We then got the chance to explore Almeria town centre that afternoon, where we got to experience the local culture and spend some free time looking around local shops. The town centre had some beautiful architecture, however there were a lot of fountains given the extent of water insecurity in the area.

For the final visit of the day, we visited the University of Almeria and were lucky enough to listen to lecturers discuss the issues associated with migration. They were fascinating and provided us with a new perspective on the intensive greenhouse farming in Almeria, and the impact humans are having. They talked about the way many of the immigrants, particularly those from Africa, were exploited and forced to work for the farmers in poor conditions with temperatures of up to 45 degrees in the greenhouses. That evening, Mr Foster put on a Sergio Leone western film which, as it was filmed in the region, was quite atmospheric, and we were able to spend more time chilling in the bar which had become, for many, their second home to listen to music and play pool.

By the final day we felt we had packed so much in, and we were beginning to build a very in-depth understanding of the human and physical problems of the region which would support us in preparing for our upcoming exams. The desalination plant was our first stop of the day, where we were able to see how sea water is converted to freshwater. This plant used water from about 1km away from the shoreline, and through reverse osmosis, the salt is removed, leaving fresh, safe drinking water. We were even given a sample of the newly desalinated water to try, and we also learnt that there were possibilities of mining the brine afterwards for lithium, which is a rare earth element and in many areas of the world, land is being destroyed and scarred to get at it. As the temperature rose, we drove into the volcanic hills of Cabo De Gata to visit a volcano, where we walked 8km in the 31-degree heat. On the walk, we got to see a well and an abandoned farmstead along with terraces that had been built on the hillside, to act almost like a dam, to stop water from flowing away without infiltrating the soil. Within the Caldera, we did some work on interpreting the volcanic behaviour of this now extinct but obviously once very violent volcano. Finally, we had some well-earned relaxation time at the beach, where some students went swimming whilst others went for walks around the town. Back at the field centre, the staff hosted a delicious BBQ for us, and we spent the late afternoon relaxing in the sun. Then we spent the evening in the bar, where the staff hosted a pool tournament followed by a fantastic Karaoke. This brought the trip to a close and the next day we were on our way back home.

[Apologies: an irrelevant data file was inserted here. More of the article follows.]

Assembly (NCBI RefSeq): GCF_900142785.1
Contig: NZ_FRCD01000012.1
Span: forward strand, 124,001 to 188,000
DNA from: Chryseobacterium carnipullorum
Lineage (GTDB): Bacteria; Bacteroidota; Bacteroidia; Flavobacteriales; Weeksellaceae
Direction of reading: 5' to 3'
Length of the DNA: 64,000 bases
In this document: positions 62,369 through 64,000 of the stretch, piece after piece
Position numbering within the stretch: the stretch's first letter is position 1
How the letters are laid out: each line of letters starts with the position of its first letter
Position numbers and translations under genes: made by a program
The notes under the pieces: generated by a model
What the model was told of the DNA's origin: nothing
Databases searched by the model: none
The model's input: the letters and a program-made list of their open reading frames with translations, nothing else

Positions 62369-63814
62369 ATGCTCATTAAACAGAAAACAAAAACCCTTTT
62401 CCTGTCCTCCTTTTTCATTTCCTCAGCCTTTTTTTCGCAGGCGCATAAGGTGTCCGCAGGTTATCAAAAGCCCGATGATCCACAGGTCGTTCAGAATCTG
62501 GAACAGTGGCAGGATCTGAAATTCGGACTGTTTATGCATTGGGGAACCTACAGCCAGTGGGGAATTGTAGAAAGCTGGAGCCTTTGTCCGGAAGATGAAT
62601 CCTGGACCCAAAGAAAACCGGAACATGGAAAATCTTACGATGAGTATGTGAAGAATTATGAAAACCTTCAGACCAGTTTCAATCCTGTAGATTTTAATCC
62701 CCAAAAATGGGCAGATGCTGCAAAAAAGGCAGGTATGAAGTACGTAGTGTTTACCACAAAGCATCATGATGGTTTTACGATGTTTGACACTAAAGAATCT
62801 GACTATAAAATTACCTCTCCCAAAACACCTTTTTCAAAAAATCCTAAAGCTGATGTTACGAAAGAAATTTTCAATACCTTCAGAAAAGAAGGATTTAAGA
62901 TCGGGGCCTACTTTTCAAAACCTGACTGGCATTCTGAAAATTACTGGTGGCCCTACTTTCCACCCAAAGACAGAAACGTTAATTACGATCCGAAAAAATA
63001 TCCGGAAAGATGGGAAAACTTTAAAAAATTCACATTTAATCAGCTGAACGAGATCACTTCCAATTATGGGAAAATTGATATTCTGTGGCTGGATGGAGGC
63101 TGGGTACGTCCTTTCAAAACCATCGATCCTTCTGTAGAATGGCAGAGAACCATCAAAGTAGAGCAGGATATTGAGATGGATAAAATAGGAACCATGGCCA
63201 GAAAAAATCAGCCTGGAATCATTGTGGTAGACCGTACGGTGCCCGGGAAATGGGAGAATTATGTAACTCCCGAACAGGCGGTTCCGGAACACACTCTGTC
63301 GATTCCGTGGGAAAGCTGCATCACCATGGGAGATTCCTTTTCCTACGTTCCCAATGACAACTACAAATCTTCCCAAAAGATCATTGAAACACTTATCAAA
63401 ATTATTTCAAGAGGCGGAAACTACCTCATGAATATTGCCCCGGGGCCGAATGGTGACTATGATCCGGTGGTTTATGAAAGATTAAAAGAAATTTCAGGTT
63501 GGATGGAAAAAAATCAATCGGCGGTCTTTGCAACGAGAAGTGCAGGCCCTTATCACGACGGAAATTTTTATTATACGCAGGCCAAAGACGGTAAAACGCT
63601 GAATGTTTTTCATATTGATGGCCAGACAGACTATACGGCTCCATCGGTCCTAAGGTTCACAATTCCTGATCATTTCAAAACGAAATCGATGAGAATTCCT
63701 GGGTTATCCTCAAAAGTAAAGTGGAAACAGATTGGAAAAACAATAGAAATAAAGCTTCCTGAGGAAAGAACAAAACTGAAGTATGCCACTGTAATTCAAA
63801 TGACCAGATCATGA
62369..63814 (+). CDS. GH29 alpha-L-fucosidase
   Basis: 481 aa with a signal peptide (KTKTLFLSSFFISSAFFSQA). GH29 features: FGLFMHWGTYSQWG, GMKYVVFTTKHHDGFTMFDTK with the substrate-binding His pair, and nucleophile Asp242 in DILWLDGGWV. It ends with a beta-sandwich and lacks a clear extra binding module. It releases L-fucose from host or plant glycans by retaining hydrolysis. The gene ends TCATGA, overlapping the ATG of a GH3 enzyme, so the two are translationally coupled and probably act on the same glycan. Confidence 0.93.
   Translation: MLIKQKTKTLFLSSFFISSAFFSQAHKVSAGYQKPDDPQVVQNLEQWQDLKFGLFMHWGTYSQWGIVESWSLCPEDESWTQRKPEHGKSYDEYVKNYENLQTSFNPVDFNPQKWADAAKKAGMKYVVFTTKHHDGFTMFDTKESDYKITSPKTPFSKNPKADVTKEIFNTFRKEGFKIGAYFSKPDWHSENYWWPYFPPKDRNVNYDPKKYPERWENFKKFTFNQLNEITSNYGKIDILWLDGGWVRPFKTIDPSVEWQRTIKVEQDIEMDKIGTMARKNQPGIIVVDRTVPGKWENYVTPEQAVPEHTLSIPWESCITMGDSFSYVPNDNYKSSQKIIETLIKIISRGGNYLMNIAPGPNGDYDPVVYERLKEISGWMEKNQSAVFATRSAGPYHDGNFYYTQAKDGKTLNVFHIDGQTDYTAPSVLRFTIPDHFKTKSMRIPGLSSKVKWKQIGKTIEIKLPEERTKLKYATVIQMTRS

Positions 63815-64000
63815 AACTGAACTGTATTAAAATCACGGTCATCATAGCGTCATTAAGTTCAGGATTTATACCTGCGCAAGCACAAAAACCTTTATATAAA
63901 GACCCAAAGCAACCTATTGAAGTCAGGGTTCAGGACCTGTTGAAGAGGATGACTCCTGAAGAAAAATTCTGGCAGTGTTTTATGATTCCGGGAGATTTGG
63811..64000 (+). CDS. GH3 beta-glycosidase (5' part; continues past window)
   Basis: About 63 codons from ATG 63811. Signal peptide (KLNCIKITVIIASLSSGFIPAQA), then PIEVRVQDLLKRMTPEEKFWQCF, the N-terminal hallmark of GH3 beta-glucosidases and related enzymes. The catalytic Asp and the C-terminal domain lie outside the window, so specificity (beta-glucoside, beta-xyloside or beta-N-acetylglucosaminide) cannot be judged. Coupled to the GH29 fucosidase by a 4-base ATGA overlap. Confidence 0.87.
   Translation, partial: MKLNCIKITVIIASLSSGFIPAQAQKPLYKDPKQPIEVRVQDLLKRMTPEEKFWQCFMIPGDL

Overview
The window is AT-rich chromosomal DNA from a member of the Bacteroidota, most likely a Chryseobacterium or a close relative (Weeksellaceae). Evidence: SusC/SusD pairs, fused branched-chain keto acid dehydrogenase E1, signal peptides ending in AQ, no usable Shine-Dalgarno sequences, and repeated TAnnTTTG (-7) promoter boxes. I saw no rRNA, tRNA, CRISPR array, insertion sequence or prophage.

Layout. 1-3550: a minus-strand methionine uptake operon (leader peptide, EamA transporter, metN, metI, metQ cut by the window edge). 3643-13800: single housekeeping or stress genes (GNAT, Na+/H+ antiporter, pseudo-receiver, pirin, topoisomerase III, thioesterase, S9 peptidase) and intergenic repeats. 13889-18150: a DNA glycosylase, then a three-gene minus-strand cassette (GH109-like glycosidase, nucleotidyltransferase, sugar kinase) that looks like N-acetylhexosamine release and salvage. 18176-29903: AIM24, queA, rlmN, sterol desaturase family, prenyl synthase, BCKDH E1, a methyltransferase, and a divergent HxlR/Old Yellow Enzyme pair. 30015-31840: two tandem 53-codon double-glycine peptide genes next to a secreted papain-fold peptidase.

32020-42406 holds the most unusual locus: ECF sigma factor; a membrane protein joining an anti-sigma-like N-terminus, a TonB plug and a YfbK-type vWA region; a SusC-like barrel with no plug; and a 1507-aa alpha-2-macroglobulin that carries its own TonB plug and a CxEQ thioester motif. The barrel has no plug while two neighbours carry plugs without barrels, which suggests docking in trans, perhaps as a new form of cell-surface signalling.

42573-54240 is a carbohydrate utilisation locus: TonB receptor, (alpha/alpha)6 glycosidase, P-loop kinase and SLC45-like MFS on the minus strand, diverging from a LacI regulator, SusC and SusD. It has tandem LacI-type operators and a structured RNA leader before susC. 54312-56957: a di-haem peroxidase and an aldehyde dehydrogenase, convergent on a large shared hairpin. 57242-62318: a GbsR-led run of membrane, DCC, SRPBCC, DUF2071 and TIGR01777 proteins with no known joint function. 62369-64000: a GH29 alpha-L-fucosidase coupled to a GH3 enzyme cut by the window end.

Overall, it was a brilliant trip, that provided us with some truly insightful case studies we can use in our A Level exams, as well as being a great experience that we will remember for the rest our lives.

Lee Jackson